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Boundaries are invisible limits you can set regarding the words and actions you will accept from others.
In a school community, boundaries may be blurred. Schools often recreate familial settings, making it harder to clearly define the separation between the professional and the personal.
School staff may feel they don’t need to ask permission to do or say things that can feel too personal for some. Colleagues may cross the line without even being aware they are doing so.
Creating boundaries at work will help keep you focused and limit stress in your everyday life. Here are some tips for establishing healthy boundaries:
- Many people don’t know their boundaries have been crossed until it happens. This means you will need to pay attention to how others’ actions make you feel.
- Remember that when you set boundaries, you are modeling professionalism for others.
- Boundaries go both ways. You can and should say “no” if something feels too personal, but you also must learn to accept “no” from others. If you are careful not to share too much personal information, you can avoid problems later.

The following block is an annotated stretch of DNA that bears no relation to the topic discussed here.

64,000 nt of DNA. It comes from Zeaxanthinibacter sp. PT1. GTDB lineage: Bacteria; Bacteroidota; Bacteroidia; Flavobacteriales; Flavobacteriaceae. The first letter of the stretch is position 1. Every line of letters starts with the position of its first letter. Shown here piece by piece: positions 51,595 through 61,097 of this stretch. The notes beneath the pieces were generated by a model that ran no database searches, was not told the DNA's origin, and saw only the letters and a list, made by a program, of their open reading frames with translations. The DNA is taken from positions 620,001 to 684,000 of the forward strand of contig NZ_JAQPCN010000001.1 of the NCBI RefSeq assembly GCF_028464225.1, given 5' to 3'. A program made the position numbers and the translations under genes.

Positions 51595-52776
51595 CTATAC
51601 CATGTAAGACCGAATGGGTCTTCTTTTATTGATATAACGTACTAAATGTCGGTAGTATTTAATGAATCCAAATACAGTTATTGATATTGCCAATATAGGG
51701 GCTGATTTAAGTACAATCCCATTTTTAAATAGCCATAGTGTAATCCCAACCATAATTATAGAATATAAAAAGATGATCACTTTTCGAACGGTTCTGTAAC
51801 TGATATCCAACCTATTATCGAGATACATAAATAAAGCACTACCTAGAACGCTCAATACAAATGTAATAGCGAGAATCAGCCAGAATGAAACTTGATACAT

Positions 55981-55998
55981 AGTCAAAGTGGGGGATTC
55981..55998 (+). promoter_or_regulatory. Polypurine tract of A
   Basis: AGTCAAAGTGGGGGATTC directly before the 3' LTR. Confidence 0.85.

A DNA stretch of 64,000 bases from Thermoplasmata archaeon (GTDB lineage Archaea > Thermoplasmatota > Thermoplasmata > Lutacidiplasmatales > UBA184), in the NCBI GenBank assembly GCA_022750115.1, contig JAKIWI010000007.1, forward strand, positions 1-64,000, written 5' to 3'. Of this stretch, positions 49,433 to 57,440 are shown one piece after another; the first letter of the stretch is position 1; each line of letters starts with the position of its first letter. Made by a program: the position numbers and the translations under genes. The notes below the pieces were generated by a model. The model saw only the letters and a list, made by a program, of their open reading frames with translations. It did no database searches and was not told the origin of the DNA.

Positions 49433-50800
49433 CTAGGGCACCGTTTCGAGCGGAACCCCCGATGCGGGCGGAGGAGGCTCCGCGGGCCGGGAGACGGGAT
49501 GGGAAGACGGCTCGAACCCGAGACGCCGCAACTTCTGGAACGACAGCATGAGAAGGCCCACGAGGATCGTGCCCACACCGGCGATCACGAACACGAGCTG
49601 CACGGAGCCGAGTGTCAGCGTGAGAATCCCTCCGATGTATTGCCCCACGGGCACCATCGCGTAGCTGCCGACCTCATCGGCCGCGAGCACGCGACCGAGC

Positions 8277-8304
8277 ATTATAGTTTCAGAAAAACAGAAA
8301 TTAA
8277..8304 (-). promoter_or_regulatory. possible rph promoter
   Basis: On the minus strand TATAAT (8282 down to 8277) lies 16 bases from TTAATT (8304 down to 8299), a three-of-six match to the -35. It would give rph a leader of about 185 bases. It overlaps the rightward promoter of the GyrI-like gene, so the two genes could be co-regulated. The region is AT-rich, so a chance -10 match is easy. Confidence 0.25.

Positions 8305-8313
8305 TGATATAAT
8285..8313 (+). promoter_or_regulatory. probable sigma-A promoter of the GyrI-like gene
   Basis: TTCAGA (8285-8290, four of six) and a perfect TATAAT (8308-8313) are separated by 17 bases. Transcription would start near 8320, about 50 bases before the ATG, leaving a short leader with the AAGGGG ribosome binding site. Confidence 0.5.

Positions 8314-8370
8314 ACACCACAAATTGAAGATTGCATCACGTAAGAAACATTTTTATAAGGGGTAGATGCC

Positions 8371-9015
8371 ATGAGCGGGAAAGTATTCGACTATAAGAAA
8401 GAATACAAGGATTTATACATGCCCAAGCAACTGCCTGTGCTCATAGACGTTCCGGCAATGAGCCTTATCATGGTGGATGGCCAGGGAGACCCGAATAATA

- Boundaries include having open and honest conversations about what makes you feel comfortable and uncomfortable in the workplace.
- Setting boundaries at home means attending to chores, spending time with loved ones and limiting the amount of time you set aside for work-related matters.
- Setting boundaries includes paying attention to your own care, including your physical, emotional, mental and spiritual wellness.
- Prioritize what is most important to you and what you won’t tolerate, either at work or at home — and be clear about your priorities with others.
For additional resources, visit Your well-being.
The UFT Member Assistance Program offers short-term counseling and outside referrals to help you deal with a wide range of issues. You can contact MAP by calling 1-212-701-9620 or by emailing email@example.com. Appointments and referrals are available Monday to Friday from 10 a.m. to 6 p.m. at 50 Broadway in Manhattan.
What is your favorite winter-themed children's story?
The Snowy Day, by Ezra Jack Keats
The Polar Express, by Chris Van Allsburg
The Snow Queen, by Hans Christian Andersen
Owl Moon, by Jane Yolen
The Mitten, by Jan Brett
Total votes: 231